European Synchrotron Radiation Facility

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View from Mont Jalla ( Chartreuse ) to the Grenoble research area at the confluence of the Isère (front) and Drac (rear) rivers . In the center of the picture the ESRF storage ring. The ILL's reactor building can be seen on the left .

The E uropean S ynchrotron R adiation F acility ( ESRF ) is a multinational major research institution based in Grenoble (France). It operates the largest electron synchrotron built specifically for research with synchrotron radiation in Europe, the third largest of its kind worldwide. The circumference of the ESRF electron storage ring is 844 m.

The ESRF is based on a shared site with the Institut Laue-Langevin (ILL) and other institutes, the so-called EPN Science Campus . It employs 600 people and enables around 3,500 scientists to conduct research on the 50 beamlines every year . It is financed by a consortium from 22 partner countries. Among the 13 Member States, France and Germany account for the largest share with 27.5% and 24% of the total budget respectively. 9 other associated countries also have a smaller share of less than 2% each.

The main task of the ESRF is to set up and operate measuring stations and to make these research groups from public institutes and private companies accessible for their purposes. ESRF is thus primarily a "user facility", i. H. the service order is in the foreground. In-house research is also carried out, but is always related to the service contract.

The main areas of activity are a variety of analytical methods:


The first plans to build the ESRF were made in the 1970s. Germany and France jointly proposed the project in October 1984, and other countries joined the project in the following years. Construction began on January 1, 1988. On February 17, 1992, electrons were injected into the storage ring for the first time, and in June 1992 the planned beam current of 100 mA was achieved for the first time. The official inauguration took place on September 30, 1994.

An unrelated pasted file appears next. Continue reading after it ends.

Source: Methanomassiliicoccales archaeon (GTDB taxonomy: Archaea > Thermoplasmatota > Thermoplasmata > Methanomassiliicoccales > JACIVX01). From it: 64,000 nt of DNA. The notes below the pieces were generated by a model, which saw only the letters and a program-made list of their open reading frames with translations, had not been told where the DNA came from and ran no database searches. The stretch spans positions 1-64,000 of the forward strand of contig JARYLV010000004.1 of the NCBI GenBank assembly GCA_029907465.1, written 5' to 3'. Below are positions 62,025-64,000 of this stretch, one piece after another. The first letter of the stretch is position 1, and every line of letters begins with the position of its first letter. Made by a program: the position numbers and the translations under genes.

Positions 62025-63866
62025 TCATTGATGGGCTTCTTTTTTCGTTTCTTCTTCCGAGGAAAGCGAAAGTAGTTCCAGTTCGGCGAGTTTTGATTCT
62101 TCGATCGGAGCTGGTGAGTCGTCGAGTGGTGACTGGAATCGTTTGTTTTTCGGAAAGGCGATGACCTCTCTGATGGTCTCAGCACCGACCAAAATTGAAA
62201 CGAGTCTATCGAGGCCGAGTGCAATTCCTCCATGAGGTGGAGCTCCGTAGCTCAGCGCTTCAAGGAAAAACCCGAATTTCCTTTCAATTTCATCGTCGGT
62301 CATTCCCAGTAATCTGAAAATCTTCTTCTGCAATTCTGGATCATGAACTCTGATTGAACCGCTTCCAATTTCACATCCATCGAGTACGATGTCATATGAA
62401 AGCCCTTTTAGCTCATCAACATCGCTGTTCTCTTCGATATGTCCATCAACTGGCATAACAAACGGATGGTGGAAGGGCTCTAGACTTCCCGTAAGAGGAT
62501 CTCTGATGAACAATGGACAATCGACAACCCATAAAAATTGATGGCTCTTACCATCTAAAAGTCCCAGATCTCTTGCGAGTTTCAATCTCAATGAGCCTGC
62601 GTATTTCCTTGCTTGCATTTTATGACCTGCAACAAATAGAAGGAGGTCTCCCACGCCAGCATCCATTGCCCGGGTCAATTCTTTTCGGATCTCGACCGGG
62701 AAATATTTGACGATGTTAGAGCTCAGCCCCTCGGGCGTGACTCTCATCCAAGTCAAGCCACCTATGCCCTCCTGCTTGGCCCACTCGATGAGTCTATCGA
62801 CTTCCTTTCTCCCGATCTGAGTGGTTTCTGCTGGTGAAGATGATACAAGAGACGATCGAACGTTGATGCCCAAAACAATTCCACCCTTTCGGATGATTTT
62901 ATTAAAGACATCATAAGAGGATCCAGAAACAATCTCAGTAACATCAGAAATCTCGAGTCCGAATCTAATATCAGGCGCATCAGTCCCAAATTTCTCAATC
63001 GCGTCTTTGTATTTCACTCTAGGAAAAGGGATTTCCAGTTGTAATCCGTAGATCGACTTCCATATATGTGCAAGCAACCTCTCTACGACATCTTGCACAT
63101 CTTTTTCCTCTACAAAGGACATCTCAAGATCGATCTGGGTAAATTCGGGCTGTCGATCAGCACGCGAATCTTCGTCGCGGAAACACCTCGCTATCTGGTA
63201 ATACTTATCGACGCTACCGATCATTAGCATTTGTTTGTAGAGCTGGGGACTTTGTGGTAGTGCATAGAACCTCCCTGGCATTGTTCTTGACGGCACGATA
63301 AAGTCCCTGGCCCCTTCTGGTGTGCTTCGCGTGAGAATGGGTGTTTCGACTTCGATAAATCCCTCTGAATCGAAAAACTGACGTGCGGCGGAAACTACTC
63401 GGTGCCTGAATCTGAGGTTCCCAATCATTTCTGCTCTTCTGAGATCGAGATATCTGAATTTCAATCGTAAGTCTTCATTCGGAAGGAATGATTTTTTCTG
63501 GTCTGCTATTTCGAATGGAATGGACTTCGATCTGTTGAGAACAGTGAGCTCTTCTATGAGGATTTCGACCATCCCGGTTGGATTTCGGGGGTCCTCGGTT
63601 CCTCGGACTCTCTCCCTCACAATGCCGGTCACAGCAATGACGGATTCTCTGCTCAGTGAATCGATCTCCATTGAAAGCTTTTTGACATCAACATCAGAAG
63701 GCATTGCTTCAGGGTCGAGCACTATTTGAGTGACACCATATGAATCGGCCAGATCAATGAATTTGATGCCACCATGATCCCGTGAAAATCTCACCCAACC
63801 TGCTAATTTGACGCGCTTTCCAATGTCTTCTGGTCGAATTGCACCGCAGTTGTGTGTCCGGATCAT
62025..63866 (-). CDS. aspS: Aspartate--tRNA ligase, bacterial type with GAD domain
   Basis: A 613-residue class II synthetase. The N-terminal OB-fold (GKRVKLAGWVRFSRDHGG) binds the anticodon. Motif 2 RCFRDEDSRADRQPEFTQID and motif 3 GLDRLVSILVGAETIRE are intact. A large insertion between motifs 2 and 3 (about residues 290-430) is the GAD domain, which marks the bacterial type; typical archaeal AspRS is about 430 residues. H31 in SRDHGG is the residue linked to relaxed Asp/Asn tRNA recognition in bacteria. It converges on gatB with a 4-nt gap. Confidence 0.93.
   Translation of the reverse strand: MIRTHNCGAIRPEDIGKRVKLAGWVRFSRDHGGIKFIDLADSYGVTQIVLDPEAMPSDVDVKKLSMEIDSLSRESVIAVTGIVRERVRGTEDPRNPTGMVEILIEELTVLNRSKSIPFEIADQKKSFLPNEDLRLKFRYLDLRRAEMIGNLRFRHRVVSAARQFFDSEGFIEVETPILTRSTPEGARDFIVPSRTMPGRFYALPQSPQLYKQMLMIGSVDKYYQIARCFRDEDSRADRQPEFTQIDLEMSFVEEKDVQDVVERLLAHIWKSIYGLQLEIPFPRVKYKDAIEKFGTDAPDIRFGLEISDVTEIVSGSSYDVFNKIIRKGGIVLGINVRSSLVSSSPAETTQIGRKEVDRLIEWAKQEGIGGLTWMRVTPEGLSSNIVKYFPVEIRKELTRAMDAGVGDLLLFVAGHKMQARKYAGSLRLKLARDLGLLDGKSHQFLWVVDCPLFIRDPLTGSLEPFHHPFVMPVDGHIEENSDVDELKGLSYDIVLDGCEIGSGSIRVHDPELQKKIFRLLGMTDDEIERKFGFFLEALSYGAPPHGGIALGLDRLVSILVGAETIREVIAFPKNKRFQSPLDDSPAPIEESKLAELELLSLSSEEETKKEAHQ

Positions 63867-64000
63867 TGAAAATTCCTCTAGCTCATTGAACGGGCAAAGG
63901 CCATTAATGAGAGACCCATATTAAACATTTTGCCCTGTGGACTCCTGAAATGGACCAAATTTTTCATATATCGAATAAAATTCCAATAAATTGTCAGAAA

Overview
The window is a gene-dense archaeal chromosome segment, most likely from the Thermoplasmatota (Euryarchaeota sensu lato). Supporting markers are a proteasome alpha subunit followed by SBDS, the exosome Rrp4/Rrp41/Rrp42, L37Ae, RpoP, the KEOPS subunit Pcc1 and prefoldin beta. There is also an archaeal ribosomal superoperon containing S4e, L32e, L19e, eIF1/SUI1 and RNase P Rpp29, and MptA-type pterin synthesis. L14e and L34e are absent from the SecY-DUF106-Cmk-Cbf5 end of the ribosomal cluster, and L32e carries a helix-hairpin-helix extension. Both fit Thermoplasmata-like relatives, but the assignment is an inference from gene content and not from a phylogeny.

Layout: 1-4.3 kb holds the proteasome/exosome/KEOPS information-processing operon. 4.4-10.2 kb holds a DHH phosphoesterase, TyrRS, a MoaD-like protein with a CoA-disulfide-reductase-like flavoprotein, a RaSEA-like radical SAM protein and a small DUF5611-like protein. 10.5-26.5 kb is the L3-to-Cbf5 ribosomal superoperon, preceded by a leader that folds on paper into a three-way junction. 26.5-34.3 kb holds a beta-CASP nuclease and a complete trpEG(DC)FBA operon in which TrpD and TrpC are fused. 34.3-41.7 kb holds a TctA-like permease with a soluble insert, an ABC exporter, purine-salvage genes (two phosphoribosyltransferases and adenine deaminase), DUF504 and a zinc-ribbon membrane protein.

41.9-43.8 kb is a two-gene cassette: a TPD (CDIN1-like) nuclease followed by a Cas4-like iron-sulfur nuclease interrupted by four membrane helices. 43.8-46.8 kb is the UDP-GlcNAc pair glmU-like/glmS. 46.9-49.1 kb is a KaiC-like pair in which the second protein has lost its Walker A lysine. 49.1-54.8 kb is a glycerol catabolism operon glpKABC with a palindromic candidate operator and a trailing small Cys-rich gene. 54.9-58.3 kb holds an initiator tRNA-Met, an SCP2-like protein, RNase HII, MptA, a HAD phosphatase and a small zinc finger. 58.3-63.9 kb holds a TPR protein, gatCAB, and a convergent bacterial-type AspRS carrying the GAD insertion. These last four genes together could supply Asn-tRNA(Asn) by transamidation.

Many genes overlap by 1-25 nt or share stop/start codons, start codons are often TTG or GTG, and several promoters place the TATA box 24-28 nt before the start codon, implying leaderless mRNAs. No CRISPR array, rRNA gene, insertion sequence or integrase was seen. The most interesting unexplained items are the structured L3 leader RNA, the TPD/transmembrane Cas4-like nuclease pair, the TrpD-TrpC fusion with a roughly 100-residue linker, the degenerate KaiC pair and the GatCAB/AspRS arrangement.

In 2008 the ESRF Board of Directors ("Council") approved a comprehensive renewal program ("ESRF Upgrade"). In the first phase (2009–2015) of this program, 19 new experiment stations and an additional experiment hall were built. It had a budget of approx. 177 million euros, of which 74 million came from the regular operating budget of ESRF; for the rest, the member states made special funds available.

The second phase (2015–2022), with a budget of 150 million euros, consisted mainly of a complete renovation of the storage ring. This improved the brilliance and coherence of the X-ray beam by a factor of 100. For this purpose, the experimental operation was interrupted from December 2018. The new beam was tested for the first time at the end of January 2020 - one month earlier than planned. The system should now be available to users again under the name "Extremely Brilliant Source" from August 2020.

Individual evidence

  1. What is a synchrotron? ESRF, September 18, 2012, accessed October 3, 2012 .
  2. EPN Campus. EPN Science Campus, accessed January 27, 2012 .
  3. Find a beamline. ESRF, accessed December 19, 2016 .
  4. ^ ESRF organization. ESRF, accessed December 19, 2016 .
  5. ESRF NEWSLETTER N ° 40 · DECEMBER 2004. (PDF; 14.8 MB) ESRF, December 2004, accessed on July 8, 2016 (English).
  6. ESRF upgrade programs. ESRF, September 6, 2012, accessed October 3, 2012 .
  7. M. Pfalz: The ESRF shines again, Physik Journal Vol. 19 (2020) No. 3, March 2020, page 10

Web links

Commons : European Synchrotron Radiation Facility  - collection of images, videos and audio files

Coordinates: 45 ° 12 ′ 30.5 "  N , 5 ° 41 ′ 23.7"  E